O.K., so C. and I differ in several important aspects. I’m a grandmother and very much a kid person. Not all my friends have achieved this most wonderful phase of life so I try (honest I do) not to overshare adorable photos and tales of their toddler brilliance.

I am also not as selfless as C. I haven’t (yet?) reached the point where I can regularly keep my mouth closed and not burden my friends with my woes. I am too dependent on having friends to listen and offer support.

Perhaps the next stage of getting older is to recognize, as C. does, that grief shared may multiply it unnecessarily.

I always want to be there for my friends when they reach out  – and I think I am. But maybe I don’t need to add my sorrows to ones they have not (yet?) experienced. Losses are inevitable. Keeping afloat above them is not.

 

 

 

 

 

 

 

 

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Filed under Aging Parents, Communications, Female Friends, friendship, Relationships, Women, Women's Health

Leaving A Support Group After Leading It: Parenting & Young Adult Mental Health

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“If you founded the parents’ group, then why did you stop attending?”

A legitimate question I could not readily answer.

That question was posed to me in the Q and A after a Mental Health talk I gave a few weeks ago.  I had been invited by a Northern California synagogue to speak as part of their open-to-the-community “End The Silence” series on mental illness. They asked me to talk about the parents’ support group I started – and led for 6 years –  at my own synagogue in DC.

If you’ve read this Blog, you may have come across my post from September, 2014 – titled a “Different Kind of Kvelling” where I first mentioned our P/YAWS – short for “Parents of Young Adults Who Struggle.”  The Washington Post then published a version of my post in its @OnParenting section – and word spread.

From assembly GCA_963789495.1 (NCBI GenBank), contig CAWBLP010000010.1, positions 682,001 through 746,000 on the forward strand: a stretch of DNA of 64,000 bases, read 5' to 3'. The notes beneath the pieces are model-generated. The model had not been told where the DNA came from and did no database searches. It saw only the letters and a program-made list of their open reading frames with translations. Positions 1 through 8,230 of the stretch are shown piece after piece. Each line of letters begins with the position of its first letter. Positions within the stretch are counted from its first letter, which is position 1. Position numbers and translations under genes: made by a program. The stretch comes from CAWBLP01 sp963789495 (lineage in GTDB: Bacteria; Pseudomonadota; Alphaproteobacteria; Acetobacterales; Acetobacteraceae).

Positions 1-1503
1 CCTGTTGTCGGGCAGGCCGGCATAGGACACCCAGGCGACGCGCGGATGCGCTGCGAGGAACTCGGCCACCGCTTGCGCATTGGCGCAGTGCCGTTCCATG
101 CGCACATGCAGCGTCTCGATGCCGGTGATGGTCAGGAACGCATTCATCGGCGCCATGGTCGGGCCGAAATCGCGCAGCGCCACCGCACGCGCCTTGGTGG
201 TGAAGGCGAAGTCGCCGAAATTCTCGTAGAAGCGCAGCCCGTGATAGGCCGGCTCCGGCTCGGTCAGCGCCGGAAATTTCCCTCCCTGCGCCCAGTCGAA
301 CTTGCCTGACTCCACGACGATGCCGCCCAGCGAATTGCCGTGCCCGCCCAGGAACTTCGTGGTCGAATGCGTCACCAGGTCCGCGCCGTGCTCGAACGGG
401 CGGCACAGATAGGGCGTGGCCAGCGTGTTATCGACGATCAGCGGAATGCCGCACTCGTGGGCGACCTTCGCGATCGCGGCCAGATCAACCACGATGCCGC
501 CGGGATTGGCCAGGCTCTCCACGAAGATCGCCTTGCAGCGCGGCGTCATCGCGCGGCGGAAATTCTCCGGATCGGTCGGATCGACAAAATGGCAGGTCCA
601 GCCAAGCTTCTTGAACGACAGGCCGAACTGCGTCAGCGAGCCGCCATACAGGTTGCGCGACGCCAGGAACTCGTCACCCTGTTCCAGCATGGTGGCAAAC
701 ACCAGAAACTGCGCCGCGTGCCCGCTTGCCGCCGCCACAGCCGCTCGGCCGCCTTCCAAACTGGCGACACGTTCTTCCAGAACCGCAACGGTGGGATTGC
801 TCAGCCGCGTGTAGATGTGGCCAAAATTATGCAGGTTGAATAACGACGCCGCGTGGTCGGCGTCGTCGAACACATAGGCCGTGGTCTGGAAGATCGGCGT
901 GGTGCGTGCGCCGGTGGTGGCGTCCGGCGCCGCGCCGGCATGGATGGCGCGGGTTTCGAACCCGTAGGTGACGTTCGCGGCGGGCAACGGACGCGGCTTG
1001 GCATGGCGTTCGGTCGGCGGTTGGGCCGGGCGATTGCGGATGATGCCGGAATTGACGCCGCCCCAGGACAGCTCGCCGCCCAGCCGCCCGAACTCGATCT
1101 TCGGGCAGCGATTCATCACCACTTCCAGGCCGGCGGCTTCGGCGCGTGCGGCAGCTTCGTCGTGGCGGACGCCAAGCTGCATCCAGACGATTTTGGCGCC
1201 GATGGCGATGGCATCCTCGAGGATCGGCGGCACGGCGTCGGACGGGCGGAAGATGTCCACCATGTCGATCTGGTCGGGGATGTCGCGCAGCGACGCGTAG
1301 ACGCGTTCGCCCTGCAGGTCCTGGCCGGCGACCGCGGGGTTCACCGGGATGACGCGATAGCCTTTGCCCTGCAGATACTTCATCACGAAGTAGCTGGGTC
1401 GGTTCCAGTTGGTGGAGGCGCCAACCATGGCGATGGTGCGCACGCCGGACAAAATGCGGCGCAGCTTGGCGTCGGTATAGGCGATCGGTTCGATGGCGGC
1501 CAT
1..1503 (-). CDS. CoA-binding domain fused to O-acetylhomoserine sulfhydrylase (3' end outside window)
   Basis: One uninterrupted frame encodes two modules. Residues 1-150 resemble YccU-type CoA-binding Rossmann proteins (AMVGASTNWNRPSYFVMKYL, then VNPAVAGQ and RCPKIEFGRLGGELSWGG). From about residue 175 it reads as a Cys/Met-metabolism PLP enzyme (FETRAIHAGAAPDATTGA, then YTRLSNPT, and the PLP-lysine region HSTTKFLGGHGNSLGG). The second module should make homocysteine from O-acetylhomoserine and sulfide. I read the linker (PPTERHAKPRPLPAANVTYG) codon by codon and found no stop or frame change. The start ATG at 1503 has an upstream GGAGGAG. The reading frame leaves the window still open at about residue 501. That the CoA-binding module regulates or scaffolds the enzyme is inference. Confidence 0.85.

One of my life goals (truly) is to foster the creation of support and strategy sharing groups for parents of young adults who struggle with mental health challenges such as anorexia, anxiety disorder, bipolar, depression, obsessive compulsive disorder and schizophrenia at synagogues throughout the U.S.

So I was thrilled to come to California to explain why I started our P/YAWS group, how we ran our meetings and why our network of parents had been so helpful to me and to many others.

Many hands raised with questions during the Q and A session – most I could easily answer, but when asked if, after I stopped leading the group, I remained a regular participant, I stopped to consider. I gave a short response, which I forget (blame it on the bad cold I was getting over that night).

Now that I’m back home I’ve been pondering the real reason I no longer attend our P/YAWS meetings.

At first – so I tell myself – I didn’t attend because I wanted to give the parent co-facilitators who replaced me some space to develop their own style. Running a group like ours isn’t easy. Parents come with heavy hearts and worried minds. Sharing stories is painful. We support each other, offering ideas for doctors, therapists, meds, local and distant treatment programs and strategies to use with challenging young adults. Tears flow, laughter too; sometimes everyone wants a chance to talk, sometimes people want to talk too much. There is a different rhythm to each meeting. My personal “weapon” of choice was a strong sense of humor – perhaps not everyone’s cup of tea but it seemed to work. The group thrived.